Q4 is in full swing! With it comes its share of craziness. That is because some clients may need to proceed with last minute purchases while the yearly budget is in effect. For others, it is planning for next year's budget. Add team expansions, vacations (Diwali, Thanksgiving, Christmas...) and the development of cross-departmental links between the VectorCAST people and other parts of Vector Informatik in the mix, and it makes for a busy season. Clients need to be met, miles will be accumulated, crazy schedules will be observed. This is the time to show determination and stamina to end things on a good note!
Except that life happens. And that sometimes makes things, well, more sporty than usual.
How can this happen in the field? Well, let us start with your best asset: your health. Take it away at home, and you feel miserable. You may want to take a day off or two. But what happens when you are on the road? Well, let us just say the threshold for a day off just gets higher. Because you are not home, you are alone, and even if strangers will help when needed, it still makes it a bit tricky. After 14 years of circling the globe, I got plenty of these situations, as you can imagine.
Now, I hear you thinking from here. Of course, eating what he eats, his stomach must be the culprit! Well, not really. See, fresh seafood such as the one below may seem like a bad idea, especially one that is that feisty. But it is fresh. And truth be told, I never got sick on these. My stomach did get queasy after McDonalds (in the rare occasions where there is little other choice). But raw seafood? Not really. So, advice #1: always go local, avoid Western fares to keep your stomach happy (albeit I admit to being partial to club sandwiches in India).
Don't forget to masticate well!
Second recommendation: take care of your body so it can take care of you (and by extension your clients). In some locales (Seoul, Tokyo, Beijing among others) hiking is excellent for burning calories, and it is readily available for little or no money at all! Excellent if you are spending the weekend abroad and you need to train. And sweating all the way to the top of a mountain has its rewards, such as beautiful scenery．
A bird's eye view of Seoul
Training on flat grounds also make sense and is a beautiful way to explore a city. I hate to run, but I do indulge from time to time. For example, in Suzhou - a district without too much to do, but right next to a huge park. Ideal for training. Too bad I injured my right knee a bit - I guess I overindulged because I underestimated just how big the park really was. So, instead of 3km-4km, I got 6km done. But then I had to take a break as I was not walking straight. My engineer Yan was freaking out a bit - how are you going to be able to get back to the US hurting like this? Well, carefully. And lesson learned: bring a knee brace, just in case.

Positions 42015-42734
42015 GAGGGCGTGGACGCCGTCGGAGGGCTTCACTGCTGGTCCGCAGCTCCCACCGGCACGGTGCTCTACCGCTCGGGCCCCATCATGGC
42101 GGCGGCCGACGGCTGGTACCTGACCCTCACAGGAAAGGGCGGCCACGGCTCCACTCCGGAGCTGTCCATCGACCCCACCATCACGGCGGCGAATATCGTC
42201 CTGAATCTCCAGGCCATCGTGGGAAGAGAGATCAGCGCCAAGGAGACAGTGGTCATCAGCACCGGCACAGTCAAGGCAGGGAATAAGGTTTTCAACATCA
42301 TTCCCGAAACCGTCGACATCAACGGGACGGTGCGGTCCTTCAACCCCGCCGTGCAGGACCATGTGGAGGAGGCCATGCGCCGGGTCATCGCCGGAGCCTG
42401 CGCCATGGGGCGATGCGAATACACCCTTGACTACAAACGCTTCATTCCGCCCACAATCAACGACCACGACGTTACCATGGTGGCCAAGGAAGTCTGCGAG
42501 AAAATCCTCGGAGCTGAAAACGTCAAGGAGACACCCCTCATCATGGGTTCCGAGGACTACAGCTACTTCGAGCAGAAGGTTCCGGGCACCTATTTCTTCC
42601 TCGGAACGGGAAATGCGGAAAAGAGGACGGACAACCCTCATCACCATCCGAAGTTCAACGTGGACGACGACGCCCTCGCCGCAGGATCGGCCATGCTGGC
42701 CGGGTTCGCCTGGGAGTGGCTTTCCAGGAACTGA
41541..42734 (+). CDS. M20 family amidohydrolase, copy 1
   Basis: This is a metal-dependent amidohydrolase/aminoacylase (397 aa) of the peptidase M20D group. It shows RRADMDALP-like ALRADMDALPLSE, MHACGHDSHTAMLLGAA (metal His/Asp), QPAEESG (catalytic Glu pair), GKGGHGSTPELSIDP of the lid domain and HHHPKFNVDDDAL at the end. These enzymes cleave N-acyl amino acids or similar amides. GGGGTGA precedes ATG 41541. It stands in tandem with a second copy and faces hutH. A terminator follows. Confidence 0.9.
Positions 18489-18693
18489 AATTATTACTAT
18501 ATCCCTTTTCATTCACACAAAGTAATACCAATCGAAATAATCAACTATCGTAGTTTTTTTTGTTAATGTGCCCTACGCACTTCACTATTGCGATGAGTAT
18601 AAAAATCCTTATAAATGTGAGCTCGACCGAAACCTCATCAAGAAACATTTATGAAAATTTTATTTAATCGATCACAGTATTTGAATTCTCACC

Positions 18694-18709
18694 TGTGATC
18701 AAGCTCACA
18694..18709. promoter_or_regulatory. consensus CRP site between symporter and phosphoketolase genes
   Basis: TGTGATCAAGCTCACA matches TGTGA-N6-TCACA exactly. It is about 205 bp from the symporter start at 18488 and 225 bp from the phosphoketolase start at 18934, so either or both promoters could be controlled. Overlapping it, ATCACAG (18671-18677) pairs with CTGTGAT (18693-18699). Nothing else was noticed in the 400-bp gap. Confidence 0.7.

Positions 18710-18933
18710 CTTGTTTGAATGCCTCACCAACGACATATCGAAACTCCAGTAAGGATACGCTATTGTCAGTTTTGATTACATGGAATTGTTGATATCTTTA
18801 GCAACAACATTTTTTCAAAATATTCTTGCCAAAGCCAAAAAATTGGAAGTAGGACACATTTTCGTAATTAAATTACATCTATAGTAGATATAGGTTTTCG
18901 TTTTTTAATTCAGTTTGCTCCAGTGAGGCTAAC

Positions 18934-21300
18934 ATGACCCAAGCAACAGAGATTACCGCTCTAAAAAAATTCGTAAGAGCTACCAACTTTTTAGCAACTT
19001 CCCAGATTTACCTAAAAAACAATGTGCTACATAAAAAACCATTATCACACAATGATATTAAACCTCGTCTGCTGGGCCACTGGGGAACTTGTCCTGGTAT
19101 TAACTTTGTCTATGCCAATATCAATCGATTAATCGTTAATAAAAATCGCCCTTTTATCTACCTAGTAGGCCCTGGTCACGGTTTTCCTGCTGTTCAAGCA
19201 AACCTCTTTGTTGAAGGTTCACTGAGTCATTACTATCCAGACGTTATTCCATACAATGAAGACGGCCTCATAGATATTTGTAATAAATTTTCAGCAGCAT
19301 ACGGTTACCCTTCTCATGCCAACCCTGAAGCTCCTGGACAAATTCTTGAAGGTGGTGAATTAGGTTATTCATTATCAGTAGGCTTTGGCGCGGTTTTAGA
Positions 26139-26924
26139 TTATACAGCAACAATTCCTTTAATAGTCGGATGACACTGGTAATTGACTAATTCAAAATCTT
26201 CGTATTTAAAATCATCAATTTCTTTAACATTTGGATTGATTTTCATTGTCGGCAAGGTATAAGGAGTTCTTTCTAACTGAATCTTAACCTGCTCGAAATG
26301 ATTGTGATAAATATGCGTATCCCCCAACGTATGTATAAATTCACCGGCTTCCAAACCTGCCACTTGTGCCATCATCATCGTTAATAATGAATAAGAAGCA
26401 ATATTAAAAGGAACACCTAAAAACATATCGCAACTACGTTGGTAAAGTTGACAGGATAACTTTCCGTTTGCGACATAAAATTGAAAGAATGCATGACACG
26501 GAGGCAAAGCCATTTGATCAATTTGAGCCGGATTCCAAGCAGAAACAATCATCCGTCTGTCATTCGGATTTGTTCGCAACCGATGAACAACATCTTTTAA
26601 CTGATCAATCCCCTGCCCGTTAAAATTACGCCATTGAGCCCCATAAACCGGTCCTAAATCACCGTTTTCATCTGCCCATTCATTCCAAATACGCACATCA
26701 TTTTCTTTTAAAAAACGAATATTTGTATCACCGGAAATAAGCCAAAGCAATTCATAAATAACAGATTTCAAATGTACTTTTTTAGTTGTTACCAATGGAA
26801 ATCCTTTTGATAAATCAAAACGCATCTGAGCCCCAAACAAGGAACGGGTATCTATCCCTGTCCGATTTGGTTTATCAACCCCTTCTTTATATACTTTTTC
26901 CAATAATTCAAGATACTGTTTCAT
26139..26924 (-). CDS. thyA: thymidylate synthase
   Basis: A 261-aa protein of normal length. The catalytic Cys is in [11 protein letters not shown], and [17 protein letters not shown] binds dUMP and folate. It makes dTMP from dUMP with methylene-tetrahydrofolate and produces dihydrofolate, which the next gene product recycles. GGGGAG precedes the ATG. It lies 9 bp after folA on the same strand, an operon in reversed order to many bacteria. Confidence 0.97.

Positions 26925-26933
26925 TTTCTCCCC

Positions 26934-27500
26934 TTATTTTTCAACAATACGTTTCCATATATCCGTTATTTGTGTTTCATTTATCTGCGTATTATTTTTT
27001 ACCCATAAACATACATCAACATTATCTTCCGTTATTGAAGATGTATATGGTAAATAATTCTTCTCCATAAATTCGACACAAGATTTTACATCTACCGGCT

Still, all the training and precautions in the world cannot prevent illness from interfering with a trip. Airplanes are really flying petri dishes, so while you may be worried about your stomach, a good old nasty cold or flu is much more likely to leave you sorry you are on the road. Which is exactly what happened to me two weeks ago: while touring Japan, I got a nasty flu, and then a longer, equally nasty cold which left me nearly voiceless during a trade show. And in September, I did not feel great, just before speaking Chinese in front of a few hundred people. Something about these fried eggs in the morning just did not agree with my stomach. When I said avoid Western food when abroad, well when I don't obey my own rules this is what happens!
So, what to do when on the road and sick? Some advanced preparation may help: it is still not as easy for me to explain in Japanese what ailments I have, and medication available in China is definitely not the same as in the US, so I always bring flu medication and a few other necessities in my "mobile office" (A.K.A. my backpack). That helps.
Here are a few other things that help:
1- The realization that you need to keep the show going. I just traveled so many miles, let us get this done! Sure, give yourself permissions you wouldn't usually, make sure you get plenty of rest, but try your best to get the job done.
2- Don't give yourself additional pressure. What happens is through no fault of your own. And people are human. They understand. Just apologize, and go on.
Headwinds on the road may not only be physical. They may also be related to the work you are doing. Far from the home office, 12 hours away or more, you can sometimes face issues at customer site you just cannot figure out. Code that just doesn't want to cooperate. Gremlins in the debugger that make the behavior unpredictable. That happens too. In my experience, it is as unavoidable as the flu. Just like sickness, advance preparation can certainly help, but it just doesn't guarantee success.
Here, I like to remember a lesson that the Commandant Piché, the pilot that landed an Airbus 330 that ran out of fuel over the Atlantic, learned from landing on small, icy strips in Québec. Make a decision and try something. If that something doesn't work, make another decision and try something else. Come up with alternative plans and assure the customer you won't quit until the job is done. Realize that if there is a way to do it, you will find it - it is just a matter of time. Of course, faster is better, but getting it done is ultimately the goal.
That is what we do here at Vector: we deliver value and we don't give up easily. We don't stop for nasty viruses or complex code.
And after you got it done, don't forget to enjoy the scenery. Ours is really a beautiful planet.